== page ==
Mo Farah is a British long-distance runner who is a four-time Olympic gold medalist and one of the most celebrated and beloved athletes in Great Britain. But, throughout his time in the public spotlight, there’s two things he hasn’t made known to the public, until now.
One: he was trafficked from Somalia to the United Kingdom when he was a child and forced into servitude for a family in London. Second, his real name is not Mo Farah
“Most people know me as Mo Farah,” Farah told BBC. “But that’s not my name or it’s not the reality. The real story is I was born in Somaliland, north of Somalia as Hussein Abdi Kahin. Despite what I’ve said in the past, my parents never lived in the U.K. When I was four, my dad was killed in the Civil War.”
Farah shared this news in the BBC documentary The Real Mo Farah which details his childhood, his journey from Somalia to the U.K. and what led to him becoming an acclaimed long-distance runner for the country where he was a servant for so many years.
Scheduled to air Wednesday, BBC shared clips from the documentary where Farah shared the shocking revelation.
In the clip, he also shared that his mother and two brothers live in Somaliland.
In the past, Farah said he came to the U.K. from Somalia with his parents, but that was never true. At the age of eight or nine years old, he said he was taken to stay with a family Djibouti and then to taken to the U.K. by a woman who told him that he would be staying with relatives. In reality, he was given fake travel documents and the name of another child, Mohamed Farah. He was then taken to a London home and told to do housework.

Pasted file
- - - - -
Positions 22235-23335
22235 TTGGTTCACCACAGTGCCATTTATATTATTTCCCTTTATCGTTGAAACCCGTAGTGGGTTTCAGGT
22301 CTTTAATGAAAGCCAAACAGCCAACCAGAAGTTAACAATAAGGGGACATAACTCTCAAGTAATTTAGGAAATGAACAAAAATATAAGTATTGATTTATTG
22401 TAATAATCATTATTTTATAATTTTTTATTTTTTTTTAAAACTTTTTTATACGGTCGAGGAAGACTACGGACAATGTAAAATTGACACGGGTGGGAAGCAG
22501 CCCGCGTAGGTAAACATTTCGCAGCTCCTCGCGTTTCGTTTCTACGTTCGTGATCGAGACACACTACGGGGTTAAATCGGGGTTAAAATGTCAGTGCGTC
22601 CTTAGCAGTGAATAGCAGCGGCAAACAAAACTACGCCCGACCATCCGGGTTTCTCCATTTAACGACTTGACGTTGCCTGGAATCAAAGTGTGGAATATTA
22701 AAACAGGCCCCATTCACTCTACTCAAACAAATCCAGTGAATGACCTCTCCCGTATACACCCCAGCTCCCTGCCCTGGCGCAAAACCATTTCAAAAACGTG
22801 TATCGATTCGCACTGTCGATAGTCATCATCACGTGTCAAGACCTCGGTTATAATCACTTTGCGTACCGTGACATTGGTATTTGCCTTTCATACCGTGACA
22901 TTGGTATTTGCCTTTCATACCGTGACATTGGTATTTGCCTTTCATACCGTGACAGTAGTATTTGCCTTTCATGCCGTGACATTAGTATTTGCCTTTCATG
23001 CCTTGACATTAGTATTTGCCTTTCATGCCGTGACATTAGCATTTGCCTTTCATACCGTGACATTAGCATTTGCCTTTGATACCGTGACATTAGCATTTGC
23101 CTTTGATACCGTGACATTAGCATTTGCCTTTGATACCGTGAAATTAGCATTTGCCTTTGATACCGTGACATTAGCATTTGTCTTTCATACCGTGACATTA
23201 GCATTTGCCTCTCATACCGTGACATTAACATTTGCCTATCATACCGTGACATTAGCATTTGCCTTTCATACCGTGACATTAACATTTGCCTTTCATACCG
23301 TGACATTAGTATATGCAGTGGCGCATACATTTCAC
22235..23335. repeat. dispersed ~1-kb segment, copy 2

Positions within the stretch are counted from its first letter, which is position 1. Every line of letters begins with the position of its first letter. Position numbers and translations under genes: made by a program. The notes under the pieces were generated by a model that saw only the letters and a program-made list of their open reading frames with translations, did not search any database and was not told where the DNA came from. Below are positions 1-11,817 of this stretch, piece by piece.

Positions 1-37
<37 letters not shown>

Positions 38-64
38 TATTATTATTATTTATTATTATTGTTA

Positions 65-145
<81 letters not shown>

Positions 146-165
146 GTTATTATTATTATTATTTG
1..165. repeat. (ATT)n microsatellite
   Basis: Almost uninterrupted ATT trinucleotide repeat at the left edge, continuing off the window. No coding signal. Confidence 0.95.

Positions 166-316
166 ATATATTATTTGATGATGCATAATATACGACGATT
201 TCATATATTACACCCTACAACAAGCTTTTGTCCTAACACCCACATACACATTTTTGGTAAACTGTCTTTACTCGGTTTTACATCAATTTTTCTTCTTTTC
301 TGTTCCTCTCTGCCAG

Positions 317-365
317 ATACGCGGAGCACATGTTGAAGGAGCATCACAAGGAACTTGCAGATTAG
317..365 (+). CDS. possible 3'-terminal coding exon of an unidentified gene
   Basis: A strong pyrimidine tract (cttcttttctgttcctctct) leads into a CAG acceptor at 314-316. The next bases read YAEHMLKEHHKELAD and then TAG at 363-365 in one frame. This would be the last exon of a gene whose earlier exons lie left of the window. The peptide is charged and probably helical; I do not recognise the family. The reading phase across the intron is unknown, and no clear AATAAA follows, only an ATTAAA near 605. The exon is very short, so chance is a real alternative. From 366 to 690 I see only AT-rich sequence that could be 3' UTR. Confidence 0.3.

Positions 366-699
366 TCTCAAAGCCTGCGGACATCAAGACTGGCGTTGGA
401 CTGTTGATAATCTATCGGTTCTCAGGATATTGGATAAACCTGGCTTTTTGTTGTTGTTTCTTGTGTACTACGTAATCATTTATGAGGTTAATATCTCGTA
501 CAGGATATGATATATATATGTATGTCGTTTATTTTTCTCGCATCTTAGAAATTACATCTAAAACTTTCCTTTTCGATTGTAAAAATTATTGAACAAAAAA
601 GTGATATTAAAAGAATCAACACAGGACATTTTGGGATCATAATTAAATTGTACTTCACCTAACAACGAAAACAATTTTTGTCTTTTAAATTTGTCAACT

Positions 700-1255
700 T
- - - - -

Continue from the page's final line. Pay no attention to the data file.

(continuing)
From the Associated Press:
The woman took him to an apartment in west London where he was forced to care for her children, Farah said. He wasn’t allowed to go to school until he was 12.
“I wasn’t treated as part of the family,” Farah said. “If I wanted food in my mouth, my job was to look after those kids — shower them, cook for them, clean for them.”
Granted citizenship in the U.K. in 2000, Farah represented Great Britain in three straight Summer Olympics starting in Beijing in 2008. In the 2012 Summer Olympics in London and the 2016 Summer Olympics in Rio de Janeiro, Farah won gold in the 5,000 meter and the 10,000 meter races.
In 2017, he was granted knighthood by Queen Elizabeth.